Learning the lessons of the past
Lessons from the introduction of other technologies, including genetic modification, nuclear power and food irradiation suggests that a more accountable, responsible and transparent approach is needed to develop appropriate products which have a positive social benefit and are safe for humans, animals and the environment.
So what does the public actually want to know?
In the first of a three phase initiative MATTER conducted a literature review of 23 publications including public dialogues on a variety of technologies (see Appendix 1) to understand in more detail what the public wants to know, from companies in particular, to give them confidence in the use of such technologies and use this learning to explore in particular the communication around nanotechnologies in consumer products.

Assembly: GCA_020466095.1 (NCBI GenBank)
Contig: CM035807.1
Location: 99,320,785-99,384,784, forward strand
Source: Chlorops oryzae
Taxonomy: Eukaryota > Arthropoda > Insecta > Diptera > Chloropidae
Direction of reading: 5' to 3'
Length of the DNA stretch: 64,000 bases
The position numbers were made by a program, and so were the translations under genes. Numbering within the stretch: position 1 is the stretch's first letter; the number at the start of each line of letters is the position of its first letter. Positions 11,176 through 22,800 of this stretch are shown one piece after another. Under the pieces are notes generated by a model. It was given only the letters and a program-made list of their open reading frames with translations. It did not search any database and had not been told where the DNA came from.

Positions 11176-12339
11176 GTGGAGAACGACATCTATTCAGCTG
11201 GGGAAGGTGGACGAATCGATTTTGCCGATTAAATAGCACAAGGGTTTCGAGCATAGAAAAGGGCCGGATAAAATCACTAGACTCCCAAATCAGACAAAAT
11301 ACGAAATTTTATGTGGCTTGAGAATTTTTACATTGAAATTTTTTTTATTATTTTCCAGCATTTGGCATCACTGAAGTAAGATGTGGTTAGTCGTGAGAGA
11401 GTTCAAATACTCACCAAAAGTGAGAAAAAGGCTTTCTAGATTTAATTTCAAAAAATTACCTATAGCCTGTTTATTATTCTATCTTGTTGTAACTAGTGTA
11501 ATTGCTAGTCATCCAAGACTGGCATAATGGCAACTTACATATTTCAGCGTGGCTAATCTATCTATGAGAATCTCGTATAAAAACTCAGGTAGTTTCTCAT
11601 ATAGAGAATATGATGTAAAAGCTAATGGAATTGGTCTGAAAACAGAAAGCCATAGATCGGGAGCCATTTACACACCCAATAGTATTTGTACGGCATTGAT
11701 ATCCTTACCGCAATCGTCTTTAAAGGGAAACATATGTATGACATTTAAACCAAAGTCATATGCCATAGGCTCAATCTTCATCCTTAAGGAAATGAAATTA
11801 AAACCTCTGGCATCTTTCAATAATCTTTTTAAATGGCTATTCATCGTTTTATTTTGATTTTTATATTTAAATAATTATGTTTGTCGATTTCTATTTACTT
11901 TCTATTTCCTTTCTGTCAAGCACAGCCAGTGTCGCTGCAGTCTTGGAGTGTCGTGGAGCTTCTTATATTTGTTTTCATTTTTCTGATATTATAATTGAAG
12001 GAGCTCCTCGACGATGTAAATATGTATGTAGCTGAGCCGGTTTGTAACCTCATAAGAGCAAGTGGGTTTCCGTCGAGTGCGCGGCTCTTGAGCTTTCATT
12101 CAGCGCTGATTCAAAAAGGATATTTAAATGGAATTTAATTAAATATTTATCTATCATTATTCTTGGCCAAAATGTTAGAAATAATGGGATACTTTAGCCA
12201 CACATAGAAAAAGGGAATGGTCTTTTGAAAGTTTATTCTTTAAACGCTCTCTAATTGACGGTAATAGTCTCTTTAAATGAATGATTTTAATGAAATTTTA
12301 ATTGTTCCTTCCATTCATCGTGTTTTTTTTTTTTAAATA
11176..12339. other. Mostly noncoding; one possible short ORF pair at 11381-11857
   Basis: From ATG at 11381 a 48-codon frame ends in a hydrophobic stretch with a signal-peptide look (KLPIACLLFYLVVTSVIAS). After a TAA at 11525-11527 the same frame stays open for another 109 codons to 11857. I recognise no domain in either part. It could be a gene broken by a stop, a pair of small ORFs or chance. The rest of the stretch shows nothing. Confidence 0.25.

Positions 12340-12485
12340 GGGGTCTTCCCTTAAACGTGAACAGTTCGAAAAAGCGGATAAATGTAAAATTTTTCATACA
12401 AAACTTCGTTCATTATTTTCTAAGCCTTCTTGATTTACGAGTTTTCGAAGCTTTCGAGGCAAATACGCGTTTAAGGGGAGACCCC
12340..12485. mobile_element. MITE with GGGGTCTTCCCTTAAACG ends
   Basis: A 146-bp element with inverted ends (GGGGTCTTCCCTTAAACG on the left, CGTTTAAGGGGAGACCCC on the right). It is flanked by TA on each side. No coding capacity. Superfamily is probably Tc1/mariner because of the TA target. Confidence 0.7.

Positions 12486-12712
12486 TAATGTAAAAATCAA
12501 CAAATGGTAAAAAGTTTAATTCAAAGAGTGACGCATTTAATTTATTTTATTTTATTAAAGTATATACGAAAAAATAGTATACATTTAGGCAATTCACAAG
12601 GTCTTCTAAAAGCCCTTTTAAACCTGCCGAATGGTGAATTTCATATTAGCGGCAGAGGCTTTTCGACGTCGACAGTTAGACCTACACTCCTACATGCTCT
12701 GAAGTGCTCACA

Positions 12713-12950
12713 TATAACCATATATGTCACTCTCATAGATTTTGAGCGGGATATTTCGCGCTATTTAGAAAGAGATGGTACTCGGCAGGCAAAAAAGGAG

MATTER’s Mike King, who conducted the study, explained: “Though the question was rarely asked directly, the study identified that members of the public were excited but sceptical about the potential for new technologies, but to be confident about their use, they want companies and governments to show they have been used meaningfully, that risks had been considered and anticipated and that companies communicate better about how and why they are used.”
This report shows the key concerns the public have and our view on how companies and governments can respond. These are:
- Openness about when a technology is being used – a ‘no brainer’
- A richer picture needed about benefit
- When it goes wrong, who carries the can?
- A desire for trustworthy and independent sources of reassurance
- Don’t force it on us – it’s about choice
- Dialogue – how will the public know they are listened to?
Click the image above for a copy of the report.